The only people Glaze are doing a disservice to by not pimping themselves out is the rest of us - by not imparting their knowledge in the no-BS way I get to watch each week. Instead they choose to operate in stealth mode.
3. Digital agencies are FUN
I don’t want to proclaim that PR agencies aren’t fun to work in. Not only is that not true, but I also couldn’t stand over it because I haven’t been inside them all.
But in my experience PR agencies are creative, yet stressful, environments. There’s a long-day work culture of first-in-last-out. Work life balance is hard to come by.
Digital agencies may be mocked for the ball pits and pool tables we read about in startup land but the nugget of truth is that they genuinely do have a lot of fun while they pump out tonnes of work.
From showing the Olympics on big screens to playing guess-the-soundtrack in the background and testing out GoPros and drones. I’ve never been busier… and I’ve never been happier.
(Which is a bit cr*p considering I’m emigrating in three months! But hey, the internet has been invented already #LongDistance).
4. Social Media is an actual skilled service
I feel silly writing that because it sounds like I’m stating the obvious.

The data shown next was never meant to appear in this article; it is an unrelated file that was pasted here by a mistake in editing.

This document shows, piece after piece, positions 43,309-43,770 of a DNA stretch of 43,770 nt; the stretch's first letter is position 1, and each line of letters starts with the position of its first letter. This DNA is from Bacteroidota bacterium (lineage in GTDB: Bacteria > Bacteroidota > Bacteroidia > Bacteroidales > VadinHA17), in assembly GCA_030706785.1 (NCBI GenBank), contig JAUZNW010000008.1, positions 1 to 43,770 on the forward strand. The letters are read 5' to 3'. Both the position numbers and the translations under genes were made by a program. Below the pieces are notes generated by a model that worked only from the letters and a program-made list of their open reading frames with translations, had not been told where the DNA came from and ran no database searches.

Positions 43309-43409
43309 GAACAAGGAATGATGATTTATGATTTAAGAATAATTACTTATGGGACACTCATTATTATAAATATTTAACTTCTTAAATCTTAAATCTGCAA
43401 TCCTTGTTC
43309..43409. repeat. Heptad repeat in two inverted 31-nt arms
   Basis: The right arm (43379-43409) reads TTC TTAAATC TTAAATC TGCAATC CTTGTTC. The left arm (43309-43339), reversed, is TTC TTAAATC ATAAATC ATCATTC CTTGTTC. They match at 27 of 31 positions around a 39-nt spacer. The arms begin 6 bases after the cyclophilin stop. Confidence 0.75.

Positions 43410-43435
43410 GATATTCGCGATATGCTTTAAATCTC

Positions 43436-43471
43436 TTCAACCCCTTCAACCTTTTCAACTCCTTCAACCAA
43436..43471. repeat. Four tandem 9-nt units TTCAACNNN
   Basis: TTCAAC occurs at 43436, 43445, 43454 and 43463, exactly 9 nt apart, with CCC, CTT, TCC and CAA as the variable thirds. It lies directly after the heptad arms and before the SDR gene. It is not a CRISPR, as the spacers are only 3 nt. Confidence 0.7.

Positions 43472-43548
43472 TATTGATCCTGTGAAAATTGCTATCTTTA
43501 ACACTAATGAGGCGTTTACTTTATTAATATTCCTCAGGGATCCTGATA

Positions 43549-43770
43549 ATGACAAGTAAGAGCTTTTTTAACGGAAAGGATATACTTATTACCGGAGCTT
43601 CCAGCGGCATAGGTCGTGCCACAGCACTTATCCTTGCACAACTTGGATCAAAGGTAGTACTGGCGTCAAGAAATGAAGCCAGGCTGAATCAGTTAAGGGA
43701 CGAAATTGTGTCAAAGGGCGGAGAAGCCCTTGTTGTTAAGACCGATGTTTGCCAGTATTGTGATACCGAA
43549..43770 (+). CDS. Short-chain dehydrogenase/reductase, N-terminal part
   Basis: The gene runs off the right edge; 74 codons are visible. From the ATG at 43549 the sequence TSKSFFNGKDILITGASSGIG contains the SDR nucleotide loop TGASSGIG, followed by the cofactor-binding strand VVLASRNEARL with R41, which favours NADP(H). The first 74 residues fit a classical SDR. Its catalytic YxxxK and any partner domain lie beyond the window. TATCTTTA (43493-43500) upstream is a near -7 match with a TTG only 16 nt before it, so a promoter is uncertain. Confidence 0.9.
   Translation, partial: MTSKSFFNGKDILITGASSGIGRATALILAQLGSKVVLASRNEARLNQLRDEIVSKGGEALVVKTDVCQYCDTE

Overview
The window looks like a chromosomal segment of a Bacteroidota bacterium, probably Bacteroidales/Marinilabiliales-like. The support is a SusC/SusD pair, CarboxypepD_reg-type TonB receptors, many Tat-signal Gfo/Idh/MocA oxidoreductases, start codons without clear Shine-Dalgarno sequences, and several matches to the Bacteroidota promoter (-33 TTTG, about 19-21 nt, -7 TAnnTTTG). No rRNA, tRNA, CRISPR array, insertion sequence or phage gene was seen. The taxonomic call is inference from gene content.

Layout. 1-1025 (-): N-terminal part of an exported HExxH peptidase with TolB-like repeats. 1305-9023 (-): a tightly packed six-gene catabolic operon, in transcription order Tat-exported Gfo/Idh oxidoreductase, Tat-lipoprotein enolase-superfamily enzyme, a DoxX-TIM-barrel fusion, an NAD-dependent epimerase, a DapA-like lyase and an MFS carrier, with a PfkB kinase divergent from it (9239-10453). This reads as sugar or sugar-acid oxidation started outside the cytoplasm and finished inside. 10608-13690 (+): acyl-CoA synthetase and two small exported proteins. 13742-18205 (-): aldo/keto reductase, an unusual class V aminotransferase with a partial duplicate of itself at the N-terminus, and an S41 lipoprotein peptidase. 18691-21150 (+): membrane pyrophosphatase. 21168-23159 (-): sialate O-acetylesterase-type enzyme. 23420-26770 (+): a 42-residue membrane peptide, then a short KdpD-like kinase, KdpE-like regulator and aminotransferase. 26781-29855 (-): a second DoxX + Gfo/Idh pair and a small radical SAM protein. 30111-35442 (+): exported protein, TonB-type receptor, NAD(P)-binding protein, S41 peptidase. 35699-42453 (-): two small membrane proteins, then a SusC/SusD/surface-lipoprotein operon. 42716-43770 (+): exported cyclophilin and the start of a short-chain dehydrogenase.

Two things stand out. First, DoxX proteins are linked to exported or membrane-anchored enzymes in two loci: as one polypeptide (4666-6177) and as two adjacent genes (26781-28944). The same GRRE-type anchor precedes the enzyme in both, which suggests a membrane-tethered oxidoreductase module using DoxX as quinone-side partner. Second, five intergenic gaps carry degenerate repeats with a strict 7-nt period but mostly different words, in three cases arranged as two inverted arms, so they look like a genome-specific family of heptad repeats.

Unfortunately, it’s still the case that businesses are outsourcing social management merely because they don’t have the time to do it; not because they think they can’t do it.
And mostly they can’t do it. In fact, neither can I. At least, not as well as I’ve now seen it done here.
We’re not just talking about your basic scheduling posts that most of us can manage. Lisa can do everything from research content that will get shares, to creating communities of engaged commenters on pages. She’s even got all these design tricks for editing images and creating videos. She can pump out blog posts like no-one I’ve ever seen.
Name a “boring” industry and she’s made it work from printing to insurance, recycling to solicitors.
You may not have heard of her.
She’s another ninja.
5. Digital Marketing affects the bottom line
And not in that wishy-washy way other industries claim. Like, actually, MASSIVELY brings in sales. I now hear myself shouting at business people in my head: “throw all your budget at it!”
Of course, in order to see these results one would need to invest in some very swanky software. Which Glaze does. The like of which I’ve never seen here. It’s all very technical and I imagine costs a fair few bob, but if you want that infamous “ROI” then…
6. But bad Digital Marketing can cost you a bomb
Call me naive, but I never knew just how much it can cost to advertise on Google.
Imagine wasting a few grand a month on ads because someone managing your account hasn’t excluded incorrect keywords. Well it has happened to people. And not at the hands of shady one-man-wannabe-SEOs, but by well-established companies who should know better.
A good agency will happily show you stats, they’ll take the time to guide you through the science behind what they’re doing. They’ll prove it’s working and they will happily encourage audits if you’re considering changing agency, confident in their own capabilities.